Indie rock’s fiercest
cellist tells us about how she stitched together – literally – her band’s
latest album, Sister Kinderhook.
BY MELORA CREAGER
This piece is about the album cover for my seventh full-length
record, Sister Kinderhook (view it
here). I still call them records and that’s standard parlance in the music
industry. I’ve always designed my own packaging and merchandise. For my first
album cover, I made a quilted pillow the same size as a CD fold-out. As time
has gone by, I’ve used the computer more and more, but I wanted to get back to
something real and handmade on this one.
The ground is a half-finished linen…handkerchief? It’s too
small for a tablecloth, too big for a handkerchief. It was my maternal
grandmother’s and I found the green thread for the leaves still all balled up
inside the folded fabric. Like Pompeii or Roanoke, she just set it aside one
day, maybe 100 years ago, and didn’t get back to work on it.
The white lace border fell off a petticoat from a box of my
mother’s family’s things.
I’m adopted, so this would be my adopted mother’s mother,
Adelle, who died when Leona (mom) was 13 in 1938. Leona was a
“late-in-life baby” for Adelle, so there was a generation skipped
between each of us. I just had my second daughter at age 43.
I, of course, never met Adelle, but a spooky photograph of
her hung over our piano where I spent a lot of my time growing up. That
photograph was a big influence on me and it hangs over my piano now.
Leona died in 2009 after 15 years with Alzheimer’s. She had
been a commercial artist (now called a graphic designer) working for a short
time in Cleveland, Ohio before she got married. This was a heyday she told us
(her two adopted daughters) about often. Although she was really a housewife,
she fancied herself a career woman. Although she could sew and cook amazingly
as she had been taught by her Victorian mother, she thought that was beneath
her and claimed to hate those activities.
I have all their old sewing things-boxes of embroidery
floss, hoops, needlepoint patterns, trims on cards, etc. I dig through that
when it’s time to get inspired.
I began my music studies at five years old on the piano. I
started cello at age nine. I would try to get out of practicing, but once I sat
down at my instrument, I could get really lost in music. I love how practicing
just works absolutely. You practice, you improve, period. I have written songs
since I began at the piano.
I quit music in the 8th grade because I wanted to be cool
and fit in. Orchestra was not cool. I didn’t take it up again until I lived in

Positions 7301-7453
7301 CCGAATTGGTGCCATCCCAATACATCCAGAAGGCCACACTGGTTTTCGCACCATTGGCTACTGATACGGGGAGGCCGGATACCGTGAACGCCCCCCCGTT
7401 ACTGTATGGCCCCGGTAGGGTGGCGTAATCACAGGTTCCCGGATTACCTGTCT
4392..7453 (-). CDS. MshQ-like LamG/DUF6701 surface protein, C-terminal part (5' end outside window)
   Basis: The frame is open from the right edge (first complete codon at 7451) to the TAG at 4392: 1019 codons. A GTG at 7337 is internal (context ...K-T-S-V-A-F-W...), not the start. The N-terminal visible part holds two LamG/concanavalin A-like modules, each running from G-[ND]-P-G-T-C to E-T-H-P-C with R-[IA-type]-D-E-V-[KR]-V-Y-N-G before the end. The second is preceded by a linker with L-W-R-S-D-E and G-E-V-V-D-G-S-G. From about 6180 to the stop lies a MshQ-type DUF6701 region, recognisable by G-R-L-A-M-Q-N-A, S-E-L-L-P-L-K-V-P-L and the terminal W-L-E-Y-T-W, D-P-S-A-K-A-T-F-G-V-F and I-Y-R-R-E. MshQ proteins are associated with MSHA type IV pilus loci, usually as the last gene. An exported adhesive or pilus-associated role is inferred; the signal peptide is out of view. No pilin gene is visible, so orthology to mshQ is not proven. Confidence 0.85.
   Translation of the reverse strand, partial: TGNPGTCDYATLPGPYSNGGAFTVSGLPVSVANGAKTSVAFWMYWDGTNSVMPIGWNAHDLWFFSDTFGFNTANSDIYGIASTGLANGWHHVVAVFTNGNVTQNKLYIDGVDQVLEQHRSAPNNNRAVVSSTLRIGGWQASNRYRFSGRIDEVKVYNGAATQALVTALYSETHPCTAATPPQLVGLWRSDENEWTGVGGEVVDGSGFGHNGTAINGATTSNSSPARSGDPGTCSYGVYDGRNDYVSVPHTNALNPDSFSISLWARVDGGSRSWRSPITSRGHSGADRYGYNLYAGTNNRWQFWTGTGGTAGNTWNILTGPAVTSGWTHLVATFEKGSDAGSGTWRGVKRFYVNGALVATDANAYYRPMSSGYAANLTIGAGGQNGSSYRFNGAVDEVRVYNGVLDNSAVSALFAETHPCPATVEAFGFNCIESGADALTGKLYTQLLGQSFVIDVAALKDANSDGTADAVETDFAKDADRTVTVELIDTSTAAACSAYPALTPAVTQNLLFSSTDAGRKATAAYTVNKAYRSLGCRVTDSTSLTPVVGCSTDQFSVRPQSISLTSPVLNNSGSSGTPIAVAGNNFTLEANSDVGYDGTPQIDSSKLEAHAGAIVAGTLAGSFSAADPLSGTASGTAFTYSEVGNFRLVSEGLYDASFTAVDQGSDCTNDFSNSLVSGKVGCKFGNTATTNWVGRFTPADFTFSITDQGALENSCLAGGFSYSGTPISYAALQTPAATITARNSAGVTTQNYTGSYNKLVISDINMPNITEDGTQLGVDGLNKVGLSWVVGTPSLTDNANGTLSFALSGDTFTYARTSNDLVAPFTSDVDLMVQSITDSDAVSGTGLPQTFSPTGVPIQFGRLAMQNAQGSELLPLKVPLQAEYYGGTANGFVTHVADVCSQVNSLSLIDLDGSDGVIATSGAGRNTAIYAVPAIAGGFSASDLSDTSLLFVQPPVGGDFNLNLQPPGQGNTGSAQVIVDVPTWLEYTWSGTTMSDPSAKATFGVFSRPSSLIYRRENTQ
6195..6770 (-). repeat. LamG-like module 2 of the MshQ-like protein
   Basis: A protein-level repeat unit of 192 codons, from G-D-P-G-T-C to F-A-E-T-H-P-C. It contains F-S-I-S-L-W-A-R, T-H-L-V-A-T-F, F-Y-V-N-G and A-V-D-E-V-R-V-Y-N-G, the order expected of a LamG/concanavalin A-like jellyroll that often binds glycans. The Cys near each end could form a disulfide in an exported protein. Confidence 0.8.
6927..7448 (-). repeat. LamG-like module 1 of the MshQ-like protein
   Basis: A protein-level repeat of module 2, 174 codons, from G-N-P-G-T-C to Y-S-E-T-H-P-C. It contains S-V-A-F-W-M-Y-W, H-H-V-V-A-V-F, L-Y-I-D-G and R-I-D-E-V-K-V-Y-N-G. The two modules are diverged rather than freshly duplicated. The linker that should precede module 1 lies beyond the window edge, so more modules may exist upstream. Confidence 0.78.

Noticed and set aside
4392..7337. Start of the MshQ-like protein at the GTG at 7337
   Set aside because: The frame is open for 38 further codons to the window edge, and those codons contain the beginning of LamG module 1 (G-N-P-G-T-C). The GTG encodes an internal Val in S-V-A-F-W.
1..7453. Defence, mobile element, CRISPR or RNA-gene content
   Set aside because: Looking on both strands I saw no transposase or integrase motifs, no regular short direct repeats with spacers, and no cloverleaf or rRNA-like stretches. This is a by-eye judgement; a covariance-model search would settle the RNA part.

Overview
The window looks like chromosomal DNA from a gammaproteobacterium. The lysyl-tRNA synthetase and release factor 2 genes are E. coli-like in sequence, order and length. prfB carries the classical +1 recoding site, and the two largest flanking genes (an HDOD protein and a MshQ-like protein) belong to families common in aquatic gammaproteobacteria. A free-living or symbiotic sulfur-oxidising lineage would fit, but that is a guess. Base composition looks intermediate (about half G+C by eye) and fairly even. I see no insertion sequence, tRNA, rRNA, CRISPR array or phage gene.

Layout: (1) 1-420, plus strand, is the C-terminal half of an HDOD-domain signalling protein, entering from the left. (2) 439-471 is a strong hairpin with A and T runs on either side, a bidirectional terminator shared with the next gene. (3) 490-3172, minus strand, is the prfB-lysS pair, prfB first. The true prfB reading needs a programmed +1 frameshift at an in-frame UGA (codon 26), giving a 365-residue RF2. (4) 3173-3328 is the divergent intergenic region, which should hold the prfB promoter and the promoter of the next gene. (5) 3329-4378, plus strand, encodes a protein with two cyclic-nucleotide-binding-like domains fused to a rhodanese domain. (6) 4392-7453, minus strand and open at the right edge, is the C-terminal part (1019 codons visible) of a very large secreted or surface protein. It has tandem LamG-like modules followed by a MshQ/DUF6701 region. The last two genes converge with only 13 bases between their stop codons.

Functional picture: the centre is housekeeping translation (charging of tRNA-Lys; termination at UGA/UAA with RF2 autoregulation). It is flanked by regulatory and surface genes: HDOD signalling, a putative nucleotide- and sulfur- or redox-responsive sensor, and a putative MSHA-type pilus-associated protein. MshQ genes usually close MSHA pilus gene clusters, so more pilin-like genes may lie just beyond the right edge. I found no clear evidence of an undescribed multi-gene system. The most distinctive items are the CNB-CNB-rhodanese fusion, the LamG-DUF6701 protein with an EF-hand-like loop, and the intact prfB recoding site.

NYC and started playing cello and keyboards in rock bands. That was cool.
I went to Parsons School of Design and majored in
photography. My band, Rasputina, is really a never-ending art project for me. I
make assignments for myself, research them, and express myself through the
This album is loosely about the county where I live,
Columbia County NY, circa 1830. I did research on the patroon system (a sort of
feudal landowning) and visited historic houses in the area-Olana, Martin Van
Buren’s Lindenwald and the Lucas Van Alyn house. I made a trek to the Shelburne
Museum in Vermont to see their hand-work and house-ware examples in their
reconstructed homes. I studied the itinerant portraitist, Amii Phillips (a man)
who worked in the area. I read the book, Patience
& Sarah by Isabel Miller, loosely based on folk-artist, Mary Ann
Willson. Mary Ann Willson was a wonderful and fanciful painter who lived nearby
in the woods with her lover, a female farmer. Other than that and her
paintings, nothing is known about her. And I re-read and re-read the wonderful
book, Anonymous Was a Woman by Mirra
Bank, which is full of beautiful examples of women’s needle pictures, samplers,
quilts, and all sorts of “unimportant” art. Eunice Pinney was a great
one who came up again and again. She made small amounts of money for her
memorial pictures and even made one for herself before her death.
So I kept in mind their icons: the urn and the willow tree,
their poems on death and the way they made their borders.
Research and recording I did while pregnant. Mixing and
sewing I did while taking care of new baby Ivy.
Even though what I’m doing is technically commercial art, I
love the idea that I’m infiltrating a crass, male dominated business with my
obscure, hand-stitched ideas; that I’m stitching while I’m mixing at some slick
LA recording studio.
It’s subterfuge and a
joke on “the business”. Early in my career and again recently, I’ve
applied for arts grants- as a composer, as a performance artist. I never
received any acceptance whatsoever in that realm. So I put out my ideas as a
“band” and perform in rock clubs. My ideas are disseminated broadly
and non-discriminatorily this way.
Although I’ve always been diligent and methodical in my
pursuit of a music career, my naiveté was a huge help. I never thought being a
girl or a cellist would be a handicap on the road to rock-stardom or, rather,
cult-hood, which is what I’ve actually achieved.
Rasputina’s 7th album Sister Kinderhook, was released
June 15 on the Filthy Bonnet Co. label – located, incidentally, at www.rasputina.com. You can read the BLURT
review right here (and also view the album artwork as well).